We all know that diet and lifestyle can influence our risk of heart disease, but how does that explain the “healthy” marathon runner dropping dead at 50, or the lifelong smoker living to 100!!
Cardiovascular disease can be influenced by genetics, but there is a lot you can be in control of.
Diet, lifestyle choices like smoking and exercise can influence our risk and genes can influence this.
The way your body responds to stress can also influence cardiovascular risk, which is why activities like meditation and breathing exercises are great for prevention.
Supplements like B vitamins and fish oils can reduce the risk of cardiovascular disease but not everybody needs these, genetics have a big influence on well your body processes B vitamins like folate and B12.
While taking fish oils daily may be essential for one person, somebody else may only need to eat fish 2-3 times a week to get enough omega 3’s. This is influenced by our genes.
For someone with the MTHFR gene polymorphism, it may be essential that they regularly take an activated form of folate, this will prevent high levels of the homocysteine (an inflammatory marker) and reduce the risk of blood clots.
Read this article about SelfDecode – the best genetic testing service to assess your genes and how they can potentially affect your health.
Cholesterol has been blamed for heart disease for a long time now, and Statin medications are one of the most prescribed drugs available, yet just as many people have heart disease with normal cholesterol levels as people with high cholesterol.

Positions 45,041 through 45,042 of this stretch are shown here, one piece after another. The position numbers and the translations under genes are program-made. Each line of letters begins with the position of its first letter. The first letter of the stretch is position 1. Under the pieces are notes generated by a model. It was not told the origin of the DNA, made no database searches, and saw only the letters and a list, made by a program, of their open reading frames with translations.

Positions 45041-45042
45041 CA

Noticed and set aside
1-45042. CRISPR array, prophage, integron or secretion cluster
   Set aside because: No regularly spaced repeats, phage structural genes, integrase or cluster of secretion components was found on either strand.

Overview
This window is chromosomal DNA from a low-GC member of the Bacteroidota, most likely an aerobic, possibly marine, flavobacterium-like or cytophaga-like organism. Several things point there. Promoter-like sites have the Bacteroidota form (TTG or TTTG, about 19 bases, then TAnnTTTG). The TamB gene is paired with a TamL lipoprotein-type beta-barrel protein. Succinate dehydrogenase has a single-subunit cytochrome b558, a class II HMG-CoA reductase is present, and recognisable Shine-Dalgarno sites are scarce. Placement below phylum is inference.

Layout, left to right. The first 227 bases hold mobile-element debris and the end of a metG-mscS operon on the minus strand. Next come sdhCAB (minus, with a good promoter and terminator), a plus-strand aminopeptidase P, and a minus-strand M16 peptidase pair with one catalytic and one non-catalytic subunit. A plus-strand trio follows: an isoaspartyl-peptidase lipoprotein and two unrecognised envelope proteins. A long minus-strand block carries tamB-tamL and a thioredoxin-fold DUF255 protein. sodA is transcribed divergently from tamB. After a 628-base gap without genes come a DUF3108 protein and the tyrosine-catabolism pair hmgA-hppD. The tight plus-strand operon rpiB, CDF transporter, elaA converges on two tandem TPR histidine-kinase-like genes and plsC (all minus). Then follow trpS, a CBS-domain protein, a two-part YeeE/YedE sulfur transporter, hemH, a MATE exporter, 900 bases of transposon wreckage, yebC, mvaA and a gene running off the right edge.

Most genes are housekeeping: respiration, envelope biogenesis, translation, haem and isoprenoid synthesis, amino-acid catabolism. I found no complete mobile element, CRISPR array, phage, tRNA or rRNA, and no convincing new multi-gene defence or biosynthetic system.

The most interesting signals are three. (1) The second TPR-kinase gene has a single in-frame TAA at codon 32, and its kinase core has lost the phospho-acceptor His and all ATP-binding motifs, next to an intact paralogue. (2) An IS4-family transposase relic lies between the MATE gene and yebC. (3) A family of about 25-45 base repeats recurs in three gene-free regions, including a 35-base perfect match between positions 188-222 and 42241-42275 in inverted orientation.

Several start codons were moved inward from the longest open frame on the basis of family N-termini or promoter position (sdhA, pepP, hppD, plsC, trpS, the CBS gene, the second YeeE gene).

In fact, good levels of cholesterol have been associated with a reduced risk of dementia and mental health problems as people age, what we need is the right type of cholesterol. The APOE, LPL, APOA and LPR genes can determine whether we have high levels of the good healthy type of HDL and LDL (yes not all LDL is bad), or have high levels of small dense LDL particles which can cause cardiovascular disease, especially when combined with inflammation.
If you have the genes for cardiovascular disease it would be a good idea to get a test like the comprehensive cardiovascular test to see if you are currently at risk, this test measures all of the different types of cholesterol, LDL particle number, and inflammatory markers.
Some people say that they would rather not know if they have picked up their mum or dad’s genes for a particular condition, but knowing what genes you have helps you make smarter diet and lifestyle choices to influence your genes.
Genetics may increase your risk of a condition, but making the diet, lifestyle, and nutrition changes can help you to influence your genes in a positive way and reduce your risk of chronic health conditions.
A few years ago it used to cost thousands of dollars to get a genetic test, now thanks to companies like 23andme and SmartDNA it is a lot cheaper.
The test in the video was done through 23andme and the results have been uploaded to Livewello.com to get the health information, the cardiovascular information is not found in their basic reports and this is a special template that I have made.
You only need the basic 23andme test without the health information, from this you can download the raw data which will give you all of the health information about your genes.
Other genetic health templates that are available are obesity and diabetes, methylation, brain health, how well you absorb certain nutrients like B vitamins, Vitamin D, selenium and zinc, and if you have the genes for gluten intolerance or dairy intolerance.
If you would like more information on the genetic testing you can schedule a consultation here.
Michael is head consultant at Planet Naturopath - Functional Medicine and Nutrition Solutions. As Seen